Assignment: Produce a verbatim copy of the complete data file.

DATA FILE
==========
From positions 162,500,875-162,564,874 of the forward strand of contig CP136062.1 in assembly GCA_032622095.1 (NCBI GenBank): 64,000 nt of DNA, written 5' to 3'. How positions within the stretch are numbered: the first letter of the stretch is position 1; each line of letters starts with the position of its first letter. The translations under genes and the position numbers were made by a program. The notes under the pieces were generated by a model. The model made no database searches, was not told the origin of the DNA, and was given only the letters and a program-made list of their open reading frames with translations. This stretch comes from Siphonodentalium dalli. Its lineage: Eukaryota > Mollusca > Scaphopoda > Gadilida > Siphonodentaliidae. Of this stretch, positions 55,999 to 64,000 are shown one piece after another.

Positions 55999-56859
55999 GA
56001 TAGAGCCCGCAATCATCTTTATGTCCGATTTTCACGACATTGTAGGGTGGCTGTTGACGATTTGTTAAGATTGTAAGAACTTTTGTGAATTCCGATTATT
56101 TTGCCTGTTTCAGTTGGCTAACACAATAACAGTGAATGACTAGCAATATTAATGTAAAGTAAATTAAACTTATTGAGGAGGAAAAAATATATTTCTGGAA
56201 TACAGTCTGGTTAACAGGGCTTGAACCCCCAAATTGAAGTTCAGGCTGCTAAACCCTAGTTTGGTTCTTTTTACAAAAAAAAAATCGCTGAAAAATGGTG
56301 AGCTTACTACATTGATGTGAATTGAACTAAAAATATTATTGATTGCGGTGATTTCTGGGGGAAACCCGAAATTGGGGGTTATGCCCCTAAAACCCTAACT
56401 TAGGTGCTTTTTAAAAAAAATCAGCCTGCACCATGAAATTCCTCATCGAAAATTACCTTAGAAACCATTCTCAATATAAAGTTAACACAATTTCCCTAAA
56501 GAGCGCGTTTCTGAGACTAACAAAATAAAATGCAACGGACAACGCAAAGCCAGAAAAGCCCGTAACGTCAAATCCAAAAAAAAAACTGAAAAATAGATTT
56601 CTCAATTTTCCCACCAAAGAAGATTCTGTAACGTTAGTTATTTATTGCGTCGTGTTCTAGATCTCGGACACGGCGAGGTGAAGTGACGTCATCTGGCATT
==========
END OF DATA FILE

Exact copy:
From positions 162,500,875-162,564,874 of the forward strand of contig CP136062.1 in assembly GCA_032622095.1 (NCBI GenBank): 64,000 nt of DNA, written 5' to 3'. How positions within the stretch are numbered: the first letter of the stretch is position 1; each line of letters starts with the position of its first letter. The translations under genes and the position numbers were made by a program. The notes under the pieces were generated by a model. The model made no database searches, was not told the origin of the DNA, and was given only the letters and a program-made list of their open reading frames with translations. This stretch comes from Siphonodentalium dalli. Its lineage: Eukaryota > Mollusca > Scaphopoda > Gadilida > Siphonodentaliidae. Of this stretch, positions 55,999 to 64,000 are shown one piece after another.

Positions 55999-56859
55999 GA
56001 TAGAGCCCGCAATCATCTTTATGTCCGATTTTCACGACATTGTAGGGTGGCTGTTGACGATTTGTTAAGATTGTAAGAACTTTTGTGAATTCCGATTATT
56101 TTGCCTGTTTCAGTTGGCTAACACAATAACAGTGAATGACTAGCAATATTAATGTAAAGTAAATTAAACTTATTGAGGAGGAAAAAATATATTTCTGGAA
56201 TACAGTCTGGTTAACAGGGCTTGAACCCCCAAATTGAAGTTCAGGCTGCTAAACCCTAGTTTGGTTCTTTTTACAAAAAAAAAATCGCTGAAAAATGGTG
56301 AGCTTACTACATTGATGTGAATTGAACTAAAAATATTATTGATTGCGGTGATTTCTGGGGGAAACCCGAAATTGGGGGTTATGCCCCTAAAACCCTAACT
56401 TAGGTGCTTTTTAAAAAAAATCAGCCTGCACCATGAAATTCCTCATCGAAAATTACCTTAGAAACCATTCTCAATATAAAGTTAACACAATTTCCCTAAA
56501 GAGCGCGTTTCTGAGACTAACAAAATAAAATGCAACGGACAACGCAAAGCCAGAAAAGCCCGTAACGTCAAATCCAAAAAAAAAACTGAAAAATAGATTT
56601 CTCAATTTTCCCACCAAAGAAGATTCTGTAACGTTAGTTATTTATTGCGTCGTGTTCTAGATCTCGGACACGGCGAGGTGAAGTGACGTCATCTGGCATT